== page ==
“But I wanted to make sure that Christopher Bell got his due because he did something extraordinary. He deserves to be in the Championship 4, as do the other drivers.

“Again, thrilled for where this sport is. Thrilled for where the sport is going as we head into our media rights negotiation next year, as we head into kind of unchartered territories with the Chicago Street Course. We are going to continue to be bold and we’re going to continue to be innovative.

“What I would finish with is what I finished with in Miami, which is I believe the best days of NASCAR are in front of us. I believe that to be true.”

Here are the top other topics he discussed on Friday.

TALLADEGA, ALABAMA – APRIL 24: Bubba Wallace, driver of the #23 McDonald’s Toyota, spins wall after an on-track incident, followed by William Byron, driver of the #24 Liberty University Chevrolet, and Kurt Busch, driver of the #45 Monster Energy Toyota, after the NASCAR Cup Series GEICO 500 at Talladega Superspeedway on April 24, 2022 in Talladega, Alabama. (Photo by Sean Gardner/Getty Images)

On NASCAR Not Making Changes To Address Cars’ Safety

“I think it’s important to go back. I think one of the myths that was out there was around all the testing and what went into the Next Gen car,” said O’Donnell. “If you take a step back, there was more testing done for this car than at any time in our history, on track, simulation, you name it.

“One of the things that got out was NASCAR didn’t do anything after William Byron’s incident. That’s not true. We actually did. We changed the rear clip of the car based on that information that we had, looked at a lot of tweaks to the car.

“As you fast forward for this year, as with anything that is new, you’re going to learn, collect data, which we’ve done. Adjustments have been made to the rear clip that’s already gone out to the race teams for next year.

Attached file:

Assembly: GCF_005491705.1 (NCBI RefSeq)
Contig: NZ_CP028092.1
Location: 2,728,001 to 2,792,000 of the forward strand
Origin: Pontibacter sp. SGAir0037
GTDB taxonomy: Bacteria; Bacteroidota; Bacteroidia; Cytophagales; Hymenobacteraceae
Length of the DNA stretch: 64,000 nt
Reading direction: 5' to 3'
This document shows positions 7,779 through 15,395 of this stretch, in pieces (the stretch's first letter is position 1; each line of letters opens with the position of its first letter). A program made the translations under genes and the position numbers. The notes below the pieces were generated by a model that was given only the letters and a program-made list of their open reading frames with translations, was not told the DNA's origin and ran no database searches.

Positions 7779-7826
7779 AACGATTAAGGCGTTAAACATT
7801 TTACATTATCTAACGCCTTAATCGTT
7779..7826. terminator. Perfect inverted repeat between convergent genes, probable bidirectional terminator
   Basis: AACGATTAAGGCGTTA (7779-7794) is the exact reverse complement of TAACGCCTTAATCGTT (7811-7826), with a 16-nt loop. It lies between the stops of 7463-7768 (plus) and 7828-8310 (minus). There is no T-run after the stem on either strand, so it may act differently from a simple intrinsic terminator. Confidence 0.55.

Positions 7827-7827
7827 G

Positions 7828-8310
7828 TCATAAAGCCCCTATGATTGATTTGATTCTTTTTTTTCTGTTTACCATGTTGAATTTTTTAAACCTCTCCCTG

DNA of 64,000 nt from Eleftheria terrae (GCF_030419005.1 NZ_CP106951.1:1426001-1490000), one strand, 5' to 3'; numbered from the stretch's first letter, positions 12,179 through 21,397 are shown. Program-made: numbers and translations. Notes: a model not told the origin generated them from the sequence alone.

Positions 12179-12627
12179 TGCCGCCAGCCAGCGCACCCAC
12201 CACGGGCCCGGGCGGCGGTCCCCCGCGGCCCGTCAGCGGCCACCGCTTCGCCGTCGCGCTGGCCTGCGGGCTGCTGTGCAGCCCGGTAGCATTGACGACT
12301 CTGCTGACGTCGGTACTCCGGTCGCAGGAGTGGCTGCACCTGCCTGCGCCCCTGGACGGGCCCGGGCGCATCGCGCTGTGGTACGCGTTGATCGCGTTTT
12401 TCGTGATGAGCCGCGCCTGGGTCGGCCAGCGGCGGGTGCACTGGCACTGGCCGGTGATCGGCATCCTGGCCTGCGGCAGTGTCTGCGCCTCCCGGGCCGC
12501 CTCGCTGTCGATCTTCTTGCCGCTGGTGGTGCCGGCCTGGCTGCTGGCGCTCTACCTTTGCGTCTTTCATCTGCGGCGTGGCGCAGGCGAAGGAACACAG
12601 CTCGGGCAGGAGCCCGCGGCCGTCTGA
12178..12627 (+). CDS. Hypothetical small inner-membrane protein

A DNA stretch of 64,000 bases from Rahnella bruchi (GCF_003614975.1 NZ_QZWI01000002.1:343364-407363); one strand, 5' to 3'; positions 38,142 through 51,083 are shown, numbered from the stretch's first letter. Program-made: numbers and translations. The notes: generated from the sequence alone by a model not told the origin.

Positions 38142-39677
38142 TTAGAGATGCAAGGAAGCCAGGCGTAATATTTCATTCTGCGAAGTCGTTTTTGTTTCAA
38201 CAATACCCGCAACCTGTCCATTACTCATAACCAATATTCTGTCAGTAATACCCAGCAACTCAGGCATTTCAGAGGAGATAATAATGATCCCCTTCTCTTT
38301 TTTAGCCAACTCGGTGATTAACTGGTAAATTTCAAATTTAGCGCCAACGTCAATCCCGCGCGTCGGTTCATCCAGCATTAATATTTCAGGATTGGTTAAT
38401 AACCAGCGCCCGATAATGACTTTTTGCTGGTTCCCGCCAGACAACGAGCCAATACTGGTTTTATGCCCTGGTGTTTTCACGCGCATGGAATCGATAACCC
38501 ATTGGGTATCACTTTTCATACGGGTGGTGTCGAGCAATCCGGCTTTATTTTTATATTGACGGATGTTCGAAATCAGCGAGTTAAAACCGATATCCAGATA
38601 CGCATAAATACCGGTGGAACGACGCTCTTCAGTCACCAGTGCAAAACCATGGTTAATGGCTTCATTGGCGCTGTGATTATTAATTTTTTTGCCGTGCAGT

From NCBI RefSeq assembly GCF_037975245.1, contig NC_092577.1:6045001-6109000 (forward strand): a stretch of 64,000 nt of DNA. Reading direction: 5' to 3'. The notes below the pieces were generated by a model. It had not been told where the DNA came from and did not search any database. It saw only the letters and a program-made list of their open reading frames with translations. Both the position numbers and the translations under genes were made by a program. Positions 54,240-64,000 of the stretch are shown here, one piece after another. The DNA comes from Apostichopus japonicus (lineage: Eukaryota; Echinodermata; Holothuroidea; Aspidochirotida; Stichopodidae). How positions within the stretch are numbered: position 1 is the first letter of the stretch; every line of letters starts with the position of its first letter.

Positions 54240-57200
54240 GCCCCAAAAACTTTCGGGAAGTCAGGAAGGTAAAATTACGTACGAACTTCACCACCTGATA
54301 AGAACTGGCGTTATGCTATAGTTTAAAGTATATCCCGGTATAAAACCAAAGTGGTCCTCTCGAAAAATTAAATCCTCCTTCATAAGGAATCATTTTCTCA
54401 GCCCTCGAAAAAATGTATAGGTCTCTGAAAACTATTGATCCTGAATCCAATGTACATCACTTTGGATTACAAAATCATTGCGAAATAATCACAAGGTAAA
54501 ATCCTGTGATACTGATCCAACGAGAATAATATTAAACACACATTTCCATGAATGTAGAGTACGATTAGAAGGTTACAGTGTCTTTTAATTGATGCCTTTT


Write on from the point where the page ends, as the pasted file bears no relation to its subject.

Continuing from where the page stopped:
“I think that dialogue with the race teams, with the drivers, about how we continued to – what Steve talked about – protect from the catastrophic is the number one priority, then as you go, what are you learning about this new car.

“What we’re learning is those smaller hits, which we’ve never seen before in terms of a car that we’ve raced, are the ones we really need to concentrate on. That’s why you’re seeing the tweaks being made to the clip, for those smaller impacts, even a bump on a restart, those types of things.

“It’s not just the car. I think the dialogue we’ve had with the teams now involves how are you fitting in your seat, helmets, foam head surround. All those things are part of this dialogue, which is really, really good. We’re seeing some improvements on a daily basis as we look towards 2023.”

On Dialogue With Teams On Being Profitable

“I think two things, right? We want to make sure that teams are profitable,” Phelps said. “It’s important to us. We fully believe that having profitable teams does lead to more competitive racing.

“If you look at it, there are two areas to do it: increasing revenue, which we have every intention of doing with our race teams, and controlling expenses, right?

“The teams have asked us to control expenses. Where those come from, I don’t know. That will be up to the race teams to determine the best way to figure out how they would control those expenses.

“I’m not suggesting that we have a specific discussion around what that would be or the mechanisms that we put in place. The teams, the idea of having caps, floors, ceilings, luxury taxes. Those conversations, to the last part of your question, will be between ourselves and our race teams.

“We’ll continue to have dialogue with our race teams. The charters go through the end of 2024. We will have meaningful dialogue with our teams next year, I’m sure. We’ll figure out what is going to be a fair opportunity for all stakeholders. Moving forward in 2025, what that looks like, I don’t know. It will absolutely have to be around both revenue increases as well as some type of expense restriction in some way.”

On Future Of The Charter Arrangement

I think the charter system has been very good for NASCAR,” said Phelps. “I think if you look at it, there are many positive things.